May 2003
Volume 44, Issue 13
ARVO Annual Meeting Abstract  |   May 2003
Comparative Responses of Dynamic Contour Tonometry, Goldmann Applanation Tonometry and Pneumotonometry on Hydrated and Dehydrated Human Cadaver Eyes
Author Affiliations & Notes
  • C. Kniestedt
    Ophthalmology, UCSF, San Francisco, CA, United States
  • M.T. Nee
    Ophthalmology, UCSF, San Francisco, CA, United States
  • R.L. Stamper
    Ophthalmology, UCSF, San Francisco, CA, United States
  • Footnotes
    Commercial Relationships  C. Kniestedt, None; M.T. Nee, None; R.L. Stamper, None.
Investigative Ophthalmology & Visual Science May 2003, Vol.44, 84. doi:
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      C. Kniestedt, M.T. Nee, R.L. Stamper; Comparative Responses of Dynamic Contour Tonometry, Goldmann Applanation Tonometry and Pneumotonometry on Hydrated and Dehydrated Human Cadaver Eyes . Invest. Ophthalmol. Vis. Sci. 2003;44(13):84.

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      © ARVO (1962-2015); The Authors (2016-present)

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Abstract: : Purpose: To compare intraocular pressure (IOP) measurements obtained by Dynamic Contour Tonometry (DCT), Goldmann Applanation Tonometry (GAT), and pneumotonometry (PTG) and intracameral manometry in human cadaver corneas of different hydration conditions. Methods: 10 freshly enucleated human cadaver eyes were de-epithelialized. A tube was placed in the anterior chamber and connected to a transducer and to a bottle system filled with balanced salt solution. The pressure in the eye was then altered between 5mmHg and 58mmHg by changing the height of the bottle. Central Corneal Thickness (CCT) and IOP measurements were obtained with DCT, GAT, and PTG at each manometric pressure reading. Immediately after the trial the same corneas were dehydrated with Dextran 20% until a relatively stable CCT was achieved and the same measurement regimen was repeated. DCT was recently introduced by Kanngiesser and Robert. The tonometer curvature forces the external surface of the cornea into a shape that allows equal pressures on both sides of the cornea wich is then measured with a pressure sensitive tip. DCT is hypothesized to be less dependent on CCT and hydration conditions of the cornea and to measure IOP more acurately than other types of external tonometry based on applanation and indentation. Results: Hydrated human cadaver corneas presented with a CCT of 902µm±128µm, whereas the dehydrated corneae measured 449µm±46µm. In the clinically significant pressure range of 8 through 38mmHg (bottle height 10 through 50cm), DCT measured 0.49±0.48mmHg and 0.34±0.48mmHg higher before and after dehydration as compared to manometric readings. GAT showed consistently lower values of -3.50±2.30mmHg and-3.13±1.10mmHg. Similar low results were obtained with PGT, namely -4.16±2.40mmHg and -3.66±2.18mmHg for the hydrated and dehydrated corneal condition respectively. The thinning (mean 443±90µm) based on the dehydration process accounted for an average measurement change of -0.15±0.66mmHg (Linear correlation: y=0.0011x-0.3625) for DCT, +0.37±2.24mmHg (y=0.0044x-2.4508) for GAT, and +0.50±2.04mmHg (y=0.0078x-4.1339) for PTG. Conclusions: In this in vitro study DCT does indeed indicate IOP that is closer to the true manometric levels than GAT or PTG in both hydrated and dehydrated human cadaver corneae. The accuracy of DCT might be less dependent on corneal thickness and hydration. DCT data were obtained more easily and with less observer bias than data aquisition with GAT and PTG which had larger scatter. In vivo trials are indicated to see if the apparent advantage of DCT in clinical situations persists.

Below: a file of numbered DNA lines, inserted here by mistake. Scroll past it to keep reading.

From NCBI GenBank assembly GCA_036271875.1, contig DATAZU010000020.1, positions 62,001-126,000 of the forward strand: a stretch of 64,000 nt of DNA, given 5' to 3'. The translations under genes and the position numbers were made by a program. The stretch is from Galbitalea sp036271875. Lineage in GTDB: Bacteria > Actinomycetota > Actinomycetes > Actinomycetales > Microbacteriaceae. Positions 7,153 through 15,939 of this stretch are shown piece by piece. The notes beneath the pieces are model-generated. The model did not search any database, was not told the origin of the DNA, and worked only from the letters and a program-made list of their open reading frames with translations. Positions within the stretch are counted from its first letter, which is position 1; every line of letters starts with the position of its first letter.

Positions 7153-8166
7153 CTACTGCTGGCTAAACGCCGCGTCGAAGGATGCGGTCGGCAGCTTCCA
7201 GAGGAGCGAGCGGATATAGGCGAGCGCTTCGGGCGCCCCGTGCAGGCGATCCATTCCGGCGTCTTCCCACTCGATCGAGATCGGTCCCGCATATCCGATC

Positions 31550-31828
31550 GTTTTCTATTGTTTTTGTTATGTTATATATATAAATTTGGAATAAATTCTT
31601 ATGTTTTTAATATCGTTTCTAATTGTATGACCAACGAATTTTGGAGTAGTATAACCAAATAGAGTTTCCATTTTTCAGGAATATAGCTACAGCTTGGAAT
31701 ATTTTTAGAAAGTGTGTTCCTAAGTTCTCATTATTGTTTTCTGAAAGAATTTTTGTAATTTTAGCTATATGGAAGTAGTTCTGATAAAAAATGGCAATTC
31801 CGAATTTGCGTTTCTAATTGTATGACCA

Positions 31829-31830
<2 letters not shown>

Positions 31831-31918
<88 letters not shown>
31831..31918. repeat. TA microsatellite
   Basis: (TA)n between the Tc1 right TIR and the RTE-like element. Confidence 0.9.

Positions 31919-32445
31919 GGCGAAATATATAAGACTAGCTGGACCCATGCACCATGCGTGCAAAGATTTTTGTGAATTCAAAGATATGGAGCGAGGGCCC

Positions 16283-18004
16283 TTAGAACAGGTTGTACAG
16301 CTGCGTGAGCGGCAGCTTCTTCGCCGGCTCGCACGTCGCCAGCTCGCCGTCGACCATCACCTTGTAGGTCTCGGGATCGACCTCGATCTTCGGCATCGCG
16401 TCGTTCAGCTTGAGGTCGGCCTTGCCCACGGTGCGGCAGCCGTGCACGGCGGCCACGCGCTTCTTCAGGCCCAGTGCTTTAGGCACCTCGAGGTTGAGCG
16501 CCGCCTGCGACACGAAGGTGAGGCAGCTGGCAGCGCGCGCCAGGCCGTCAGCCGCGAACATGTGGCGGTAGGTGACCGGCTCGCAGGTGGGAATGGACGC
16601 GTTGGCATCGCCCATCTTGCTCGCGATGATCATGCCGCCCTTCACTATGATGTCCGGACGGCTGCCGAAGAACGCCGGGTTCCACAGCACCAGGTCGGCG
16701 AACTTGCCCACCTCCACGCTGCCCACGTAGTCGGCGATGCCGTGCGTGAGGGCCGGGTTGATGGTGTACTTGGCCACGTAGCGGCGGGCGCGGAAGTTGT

Keywords: clinical laboratory testing 

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